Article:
When I first meet business professionals who are interested in digital marketing, their questions almost always surround how to get seen on the first page of Google or building their Facebook following to thousands of page likes.
They’re almost always surprised to find out that Facebook is merely a conduit to bring leads back to your website. Some businesspeople struggle to find value in other social media outlets such as Twitter and Instagram if they’re not already using them too. Often, they are looking to get into more social media networks and that makes their efforts, overall, stretch thin.
Rather than focus on social media, and those vanity numbers associated with it (retweets, shares, likes, and views) you have to first concern yourself with having a strong foundation for digital marketing.
That usually begins with content marketing.
I notice companies who share other page’s posts or make short blurbs about themselves with no way of getting back to the main source of information: your website. A well-designed website should already have your products and services listed on it, as well as calls to action to contact you for more details or to make a purchase.
When you post to your website, it’s there for as long as you keep it there.
That’s why social media isn’t the be-all and end-all for your marketing efforts. Social media is very volatile. A tweet may be gone in seconds, shoved down the page based on the number of people you follow, and how often those people tweet or retweet other accounts.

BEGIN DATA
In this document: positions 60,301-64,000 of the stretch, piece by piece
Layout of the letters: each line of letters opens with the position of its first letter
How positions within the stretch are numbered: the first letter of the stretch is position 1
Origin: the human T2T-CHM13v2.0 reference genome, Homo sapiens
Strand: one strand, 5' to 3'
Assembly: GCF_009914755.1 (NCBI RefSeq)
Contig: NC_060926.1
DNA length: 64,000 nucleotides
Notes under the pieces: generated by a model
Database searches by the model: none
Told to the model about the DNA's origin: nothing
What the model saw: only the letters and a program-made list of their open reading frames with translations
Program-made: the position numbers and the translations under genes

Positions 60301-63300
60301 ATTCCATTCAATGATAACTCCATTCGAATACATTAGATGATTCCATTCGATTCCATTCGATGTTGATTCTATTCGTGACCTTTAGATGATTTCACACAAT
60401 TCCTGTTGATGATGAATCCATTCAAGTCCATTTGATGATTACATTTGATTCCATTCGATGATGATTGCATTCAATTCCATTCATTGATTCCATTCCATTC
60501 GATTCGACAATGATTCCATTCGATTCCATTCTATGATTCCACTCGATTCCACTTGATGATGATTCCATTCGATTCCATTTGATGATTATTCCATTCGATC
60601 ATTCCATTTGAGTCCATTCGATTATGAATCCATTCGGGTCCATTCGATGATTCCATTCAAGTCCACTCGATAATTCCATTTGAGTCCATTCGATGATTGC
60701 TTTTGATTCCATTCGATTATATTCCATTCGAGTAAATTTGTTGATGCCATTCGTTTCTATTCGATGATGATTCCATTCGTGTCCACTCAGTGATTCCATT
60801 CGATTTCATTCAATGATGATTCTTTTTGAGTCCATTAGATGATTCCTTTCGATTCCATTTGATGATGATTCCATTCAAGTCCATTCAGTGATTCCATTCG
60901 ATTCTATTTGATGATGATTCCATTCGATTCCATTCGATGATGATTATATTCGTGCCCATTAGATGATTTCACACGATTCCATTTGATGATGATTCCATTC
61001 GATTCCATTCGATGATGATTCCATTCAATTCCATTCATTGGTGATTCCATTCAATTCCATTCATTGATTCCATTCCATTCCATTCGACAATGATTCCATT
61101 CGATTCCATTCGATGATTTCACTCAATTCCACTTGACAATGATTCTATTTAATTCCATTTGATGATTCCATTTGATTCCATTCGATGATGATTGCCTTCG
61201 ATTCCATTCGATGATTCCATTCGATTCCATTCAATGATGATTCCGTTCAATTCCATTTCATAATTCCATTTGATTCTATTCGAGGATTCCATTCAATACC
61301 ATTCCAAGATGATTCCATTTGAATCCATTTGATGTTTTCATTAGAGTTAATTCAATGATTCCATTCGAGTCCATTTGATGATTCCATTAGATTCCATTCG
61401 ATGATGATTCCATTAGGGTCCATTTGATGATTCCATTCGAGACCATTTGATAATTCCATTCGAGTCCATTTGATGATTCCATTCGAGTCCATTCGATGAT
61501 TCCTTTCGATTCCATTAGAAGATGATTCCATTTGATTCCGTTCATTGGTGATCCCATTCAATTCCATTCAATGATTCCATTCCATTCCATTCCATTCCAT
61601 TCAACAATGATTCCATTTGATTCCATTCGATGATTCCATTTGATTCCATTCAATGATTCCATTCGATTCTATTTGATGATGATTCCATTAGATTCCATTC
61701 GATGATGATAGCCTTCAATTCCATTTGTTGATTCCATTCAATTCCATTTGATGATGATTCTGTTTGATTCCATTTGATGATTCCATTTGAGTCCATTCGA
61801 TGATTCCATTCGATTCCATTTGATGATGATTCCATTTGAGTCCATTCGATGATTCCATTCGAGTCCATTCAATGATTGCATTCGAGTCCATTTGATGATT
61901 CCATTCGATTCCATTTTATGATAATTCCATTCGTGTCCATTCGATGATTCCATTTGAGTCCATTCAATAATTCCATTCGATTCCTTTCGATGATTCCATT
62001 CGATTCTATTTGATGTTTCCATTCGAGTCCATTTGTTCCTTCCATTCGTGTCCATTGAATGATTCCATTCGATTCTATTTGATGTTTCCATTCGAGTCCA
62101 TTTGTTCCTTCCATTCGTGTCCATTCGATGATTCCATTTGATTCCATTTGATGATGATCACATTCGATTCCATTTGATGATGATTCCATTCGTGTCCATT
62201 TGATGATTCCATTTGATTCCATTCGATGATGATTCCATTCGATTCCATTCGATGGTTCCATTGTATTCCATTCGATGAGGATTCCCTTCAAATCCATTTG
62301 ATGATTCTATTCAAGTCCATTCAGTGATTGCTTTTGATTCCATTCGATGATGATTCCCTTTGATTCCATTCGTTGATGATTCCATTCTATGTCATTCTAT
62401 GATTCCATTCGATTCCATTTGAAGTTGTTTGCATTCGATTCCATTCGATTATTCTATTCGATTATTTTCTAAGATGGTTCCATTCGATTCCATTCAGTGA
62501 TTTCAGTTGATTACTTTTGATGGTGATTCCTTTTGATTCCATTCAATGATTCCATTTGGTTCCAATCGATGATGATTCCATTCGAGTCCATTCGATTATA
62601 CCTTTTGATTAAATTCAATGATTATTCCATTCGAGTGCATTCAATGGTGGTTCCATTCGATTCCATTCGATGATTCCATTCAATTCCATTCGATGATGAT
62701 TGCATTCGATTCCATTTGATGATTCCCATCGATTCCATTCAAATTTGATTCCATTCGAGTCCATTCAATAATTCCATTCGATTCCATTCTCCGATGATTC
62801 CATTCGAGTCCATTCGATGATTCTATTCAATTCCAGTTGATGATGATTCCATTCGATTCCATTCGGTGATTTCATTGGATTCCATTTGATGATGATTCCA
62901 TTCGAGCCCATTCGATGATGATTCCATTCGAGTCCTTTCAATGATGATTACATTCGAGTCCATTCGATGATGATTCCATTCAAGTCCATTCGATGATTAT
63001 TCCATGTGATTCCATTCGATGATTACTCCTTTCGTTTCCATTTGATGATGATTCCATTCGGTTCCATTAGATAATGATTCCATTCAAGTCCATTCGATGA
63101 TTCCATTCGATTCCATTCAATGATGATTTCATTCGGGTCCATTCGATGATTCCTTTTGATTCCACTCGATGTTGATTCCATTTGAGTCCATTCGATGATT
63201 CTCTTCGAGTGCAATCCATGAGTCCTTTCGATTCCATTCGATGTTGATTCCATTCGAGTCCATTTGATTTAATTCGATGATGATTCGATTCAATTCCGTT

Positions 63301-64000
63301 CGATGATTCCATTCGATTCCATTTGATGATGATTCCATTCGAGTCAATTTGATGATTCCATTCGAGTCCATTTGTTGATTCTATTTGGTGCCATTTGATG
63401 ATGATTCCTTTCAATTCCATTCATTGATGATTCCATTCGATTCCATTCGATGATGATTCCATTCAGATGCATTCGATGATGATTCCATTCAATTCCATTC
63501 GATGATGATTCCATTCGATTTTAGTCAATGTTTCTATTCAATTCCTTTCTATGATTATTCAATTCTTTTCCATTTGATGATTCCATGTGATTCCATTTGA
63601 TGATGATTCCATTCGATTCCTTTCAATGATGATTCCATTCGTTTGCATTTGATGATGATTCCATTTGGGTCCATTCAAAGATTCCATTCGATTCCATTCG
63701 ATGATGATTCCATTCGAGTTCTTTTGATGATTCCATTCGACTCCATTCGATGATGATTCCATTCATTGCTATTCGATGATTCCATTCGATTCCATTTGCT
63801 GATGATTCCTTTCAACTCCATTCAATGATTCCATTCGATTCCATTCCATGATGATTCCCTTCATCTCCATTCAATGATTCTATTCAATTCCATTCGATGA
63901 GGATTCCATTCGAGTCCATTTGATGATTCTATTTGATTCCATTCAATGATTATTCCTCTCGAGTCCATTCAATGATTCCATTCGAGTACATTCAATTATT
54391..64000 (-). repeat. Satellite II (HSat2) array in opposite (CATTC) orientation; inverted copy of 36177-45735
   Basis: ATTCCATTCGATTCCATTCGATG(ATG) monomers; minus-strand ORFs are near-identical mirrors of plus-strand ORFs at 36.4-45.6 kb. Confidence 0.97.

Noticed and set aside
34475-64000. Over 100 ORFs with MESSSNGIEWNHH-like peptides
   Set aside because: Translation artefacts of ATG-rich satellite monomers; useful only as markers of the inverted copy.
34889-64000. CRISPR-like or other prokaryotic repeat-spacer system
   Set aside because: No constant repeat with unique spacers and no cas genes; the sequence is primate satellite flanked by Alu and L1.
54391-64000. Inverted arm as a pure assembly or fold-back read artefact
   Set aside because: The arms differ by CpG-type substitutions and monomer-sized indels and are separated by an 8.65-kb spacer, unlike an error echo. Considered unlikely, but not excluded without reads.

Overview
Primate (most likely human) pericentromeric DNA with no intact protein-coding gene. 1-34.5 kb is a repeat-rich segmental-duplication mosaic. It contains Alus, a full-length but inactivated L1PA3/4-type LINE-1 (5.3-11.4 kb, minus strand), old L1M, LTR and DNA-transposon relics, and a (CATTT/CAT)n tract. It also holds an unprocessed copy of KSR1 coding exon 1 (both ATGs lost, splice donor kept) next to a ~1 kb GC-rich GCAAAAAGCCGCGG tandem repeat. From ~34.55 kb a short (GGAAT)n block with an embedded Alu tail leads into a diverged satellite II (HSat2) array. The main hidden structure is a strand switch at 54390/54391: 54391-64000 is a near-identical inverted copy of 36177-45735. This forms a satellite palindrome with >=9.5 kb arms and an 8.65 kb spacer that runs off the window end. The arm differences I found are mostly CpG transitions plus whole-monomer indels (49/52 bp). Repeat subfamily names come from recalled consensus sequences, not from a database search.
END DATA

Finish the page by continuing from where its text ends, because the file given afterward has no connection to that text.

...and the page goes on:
Producing content, such as a blog post or a podcast, takes time. However, that time is well spent when you own your content. Furthermore, that content doesn’t disappear overnight in a sea of tweets or friends and family posting photos.
Your website is your baby.
It’s your digital brochure and conforms to your specifications. It can host as long of a blog post as you’d like, archive photo galleries, or even list a podcast episode. You can write an article, update your audience on an event or share a new product with them.
Unlike social media platforms, you are not confined to playing by the rules of Facebook or Twitter, forced to only post graphics to Instagram, or compete for space within Google Plus circles. With your website, you make the rules. And since you own the platform, anyone can refer back to your website when they need to find that information.
Try doing that with Twitter or Facebook. It’s nearly impossible to scroll through even two days’ worth of posts sometimes… even when you know the person or page that posted it!
Therefore, make your website the number one place to find your content. Social media should only be used as a means to promote the content you produce outside of it. A quick hello or update is always acceptable.
However, keep in mind that you don’t want to undermine your main source of information for your brand or business by tossing it into the gigantic sea of social media. Instead, leverage social media as a way to notify those swimming in that giant body of water to your efforts. In this way, your message doesn’t get lost among all of those persons floating along in those pools.
In addition, make sure you are on the platforms you can best support. Being on every social media network isn’t as important as making sure you keep those channels updated with content which makes your account a “must follow”.
Hello! My name is Joe Kuzma, and if you’re reading this, thank you! I’m pleased to virtually meet you and I hope we get to know one another well throughout this crazy journey of producing content.